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A few weeks ago we gave you everything you wanted to know about rugby (but were afraid to ask) but apparently, you guys wanted to know even more! So, without further ado, we’re going to demystify some of the more confusing terms you’ll hear when a team is attacking with the ball… read on and be enlightened!

I hear people talking about the ‘gain line’ all the time… er, what’s that?

Indeed, modern rugby is all about the battle for the gain line (or as it’s sometimes called the advantage line), which can basically be summed up as an attacking team’s efforts to gain positive yardage. Whenever a ruck is called by a referee, draw an imaginary line in your head that goes across the pitch from that spot. Forward momentum is hugely important in successful attacking in rugby, so the team with the ball is constantly looking to get over that gainline, keep the defence backtracking, and stop them getting organised. Of course, the defence is equally determined to stop the opposition from doing this, and whoever wins the battle of the gainline, usually wins the game…

Related: Everything You Wanted to Know about Rugby (But Were Afraid to Ask)

So, speaking of the gain line, I often hear commentators talking about a crash ball – what’s the difference between than and a normal carry?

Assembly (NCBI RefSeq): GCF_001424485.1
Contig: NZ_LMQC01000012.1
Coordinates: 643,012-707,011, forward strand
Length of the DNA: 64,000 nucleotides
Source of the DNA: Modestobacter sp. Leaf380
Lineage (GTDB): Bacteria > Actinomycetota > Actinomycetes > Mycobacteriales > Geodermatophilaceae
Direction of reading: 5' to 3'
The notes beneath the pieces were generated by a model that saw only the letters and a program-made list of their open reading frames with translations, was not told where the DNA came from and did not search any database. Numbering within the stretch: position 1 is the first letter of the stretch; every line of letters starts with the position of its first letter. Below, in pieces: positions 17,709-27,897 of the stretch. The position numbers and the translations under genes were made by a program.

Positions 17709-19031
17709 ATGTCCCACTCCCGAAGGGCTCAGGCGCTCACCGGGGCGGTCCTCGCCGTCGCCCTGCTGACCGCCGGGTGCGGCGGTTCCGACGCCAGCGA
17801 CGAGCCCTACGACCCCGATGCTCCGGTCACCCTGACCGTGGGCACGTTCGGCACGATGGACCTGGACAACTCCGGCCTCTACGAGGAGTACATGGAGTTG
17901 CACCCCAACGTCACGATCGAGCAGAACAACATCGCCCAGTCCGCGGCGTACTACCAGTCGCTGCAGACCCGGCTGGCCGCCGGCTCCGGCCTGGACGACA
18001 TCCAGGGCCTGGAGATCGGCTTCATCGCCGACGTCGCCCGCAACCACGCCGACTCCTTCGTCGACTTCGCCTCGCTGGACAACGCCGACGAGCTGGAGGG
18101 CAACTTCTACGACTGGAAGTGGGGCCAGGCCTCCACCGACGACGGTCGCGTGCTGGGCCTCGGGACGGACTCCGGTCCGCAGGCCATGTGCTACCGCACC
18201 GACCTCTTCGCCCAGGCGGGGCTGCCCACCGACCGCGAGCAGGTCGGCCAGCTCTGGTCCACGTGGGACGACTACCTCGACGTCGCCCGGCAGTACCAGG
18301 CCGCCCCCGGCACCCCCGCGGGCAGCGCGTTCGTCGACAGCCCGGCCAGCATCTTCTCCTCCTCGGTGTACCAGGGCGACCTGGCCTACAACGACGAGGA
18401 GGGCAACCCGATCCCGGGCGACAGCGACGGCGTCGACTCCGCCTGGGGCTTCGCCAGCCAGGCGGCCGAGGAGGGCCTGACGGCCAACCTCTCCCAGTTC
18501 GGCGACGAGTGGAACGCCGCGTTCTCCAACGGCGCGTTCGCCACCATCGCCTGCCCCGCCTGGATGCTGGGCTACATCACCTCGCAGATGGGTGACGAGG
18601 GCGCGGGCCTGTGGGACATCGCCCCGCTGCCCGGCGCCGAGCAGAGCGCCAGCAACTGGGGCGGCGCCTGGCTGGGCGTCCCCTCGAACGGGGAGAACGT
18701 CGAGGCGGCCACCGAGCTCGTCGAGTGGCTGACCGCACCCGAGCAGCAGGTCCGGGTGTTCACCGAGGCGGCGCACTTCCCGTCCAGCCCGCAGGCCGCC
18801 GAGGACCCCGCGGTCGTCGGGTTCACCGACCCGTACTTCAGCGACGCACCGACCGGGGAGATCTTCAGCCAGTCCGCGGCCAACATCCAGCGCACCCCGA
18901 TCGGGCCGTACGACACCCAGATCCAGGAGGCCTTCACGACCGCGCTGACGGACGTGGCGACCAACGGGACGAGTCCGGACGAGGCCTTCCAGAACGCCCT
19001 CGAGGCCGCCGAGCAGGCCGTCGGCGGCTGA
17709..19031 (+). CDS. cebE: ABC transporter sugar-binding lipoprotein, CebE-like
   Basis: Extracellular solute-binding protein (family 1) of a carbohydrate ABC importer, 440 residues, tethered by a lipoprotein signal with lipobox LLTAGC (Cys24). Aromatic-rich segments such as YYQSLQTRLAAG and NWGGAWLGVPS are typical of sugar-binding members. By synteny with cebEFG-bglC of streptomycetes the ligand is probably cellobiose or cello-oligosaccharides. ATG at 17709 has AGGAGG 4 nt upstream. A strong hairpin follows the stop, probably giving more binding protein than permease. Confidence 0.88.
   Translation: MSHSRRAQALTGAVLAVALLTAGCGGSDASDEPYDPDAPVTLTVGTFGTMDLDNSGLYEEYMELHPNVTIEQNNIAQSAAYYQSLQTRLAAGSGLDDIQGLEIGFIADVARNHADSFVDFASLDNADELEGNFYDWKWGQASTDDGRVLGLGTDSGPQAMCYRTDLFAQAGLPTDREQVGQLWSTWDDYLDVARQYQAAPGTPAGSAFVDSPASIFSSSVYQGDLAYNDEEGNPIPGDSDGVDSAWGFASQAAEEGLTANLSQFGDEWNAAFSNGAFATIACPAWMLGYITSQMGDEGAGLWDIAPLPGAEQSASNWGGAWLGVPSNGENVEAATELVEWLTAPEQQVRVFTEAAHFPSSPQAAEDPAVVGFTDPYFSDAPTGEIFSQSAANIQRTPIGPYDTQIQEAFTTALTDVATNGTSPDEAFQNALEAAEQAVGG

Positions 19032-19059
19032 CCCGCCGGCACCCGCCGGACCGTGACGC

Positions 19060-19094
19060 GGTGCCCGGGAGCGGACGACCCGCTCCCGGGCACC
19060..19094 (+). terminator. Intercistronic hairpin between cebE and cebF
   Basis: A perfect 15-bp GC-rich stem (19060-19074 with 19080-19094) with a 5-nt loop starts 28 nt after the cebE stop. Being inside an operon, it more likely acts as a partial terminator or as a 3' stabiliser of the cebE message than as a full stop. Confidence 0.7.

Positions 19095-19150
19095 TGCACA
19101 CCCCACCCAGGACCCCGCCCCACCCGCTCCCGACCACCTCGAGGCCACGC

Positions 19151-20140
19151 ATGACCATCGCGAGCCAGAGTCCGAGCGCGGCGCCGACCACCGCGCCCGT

Well, the ‘crash ball’ is one of the most common tactics used to try and get over the gainline. A player will run at an angle and at pace towards the gainline, taking a pass just before he hits the defensive line. The crash ball runner attempts to commit two or more defenders to the tackle, then attempts to either offload or recycle the ball quickly to exploit any gaps in the defence caused by the defence committing multiple tacklers to stopping the crash ball runner.

When people mention a ‘dummy’ I take it they’re not being offensive…

No, they’re not making a remark about the intelligence of the player in question – it’s basically the term for misdirection plays in rugby, and they broadly fall into two categories – passes and runs. A dummy pass is when a player shapes to pass to a team-mate, but actually holds onto the ball themselves – the idea being that the action (much like a fake in American football) will cause the defence to be out of position, and create a gap for the player with the ball to run into. A dummy run is a close cousin of the crash ball – a player will run to the line at an angle without the ball, as if shaping to take the pass. However, instead of taking the ball, the player will simply carry on without it, in the hope of pulling the defence out of position, creating space for the ball carrier to either run into or for a player outside to be passed to.

So, hand-offs – they’re basically just a stiff arm, right?

Well, not quite. Unlike a stiff-arm in American football, a rugby hand off (or fend) is only legal if a player repels a tackler with a shove of the hand – as opposed to extending the arm and locking the elbow before the ball carrier makes contact and effectively using the arm as a battering ram. This is considered dangerous in rugby, and will result in a penalty against the ball-carrier. Equally, you can’t lead with your forearm when handing off either.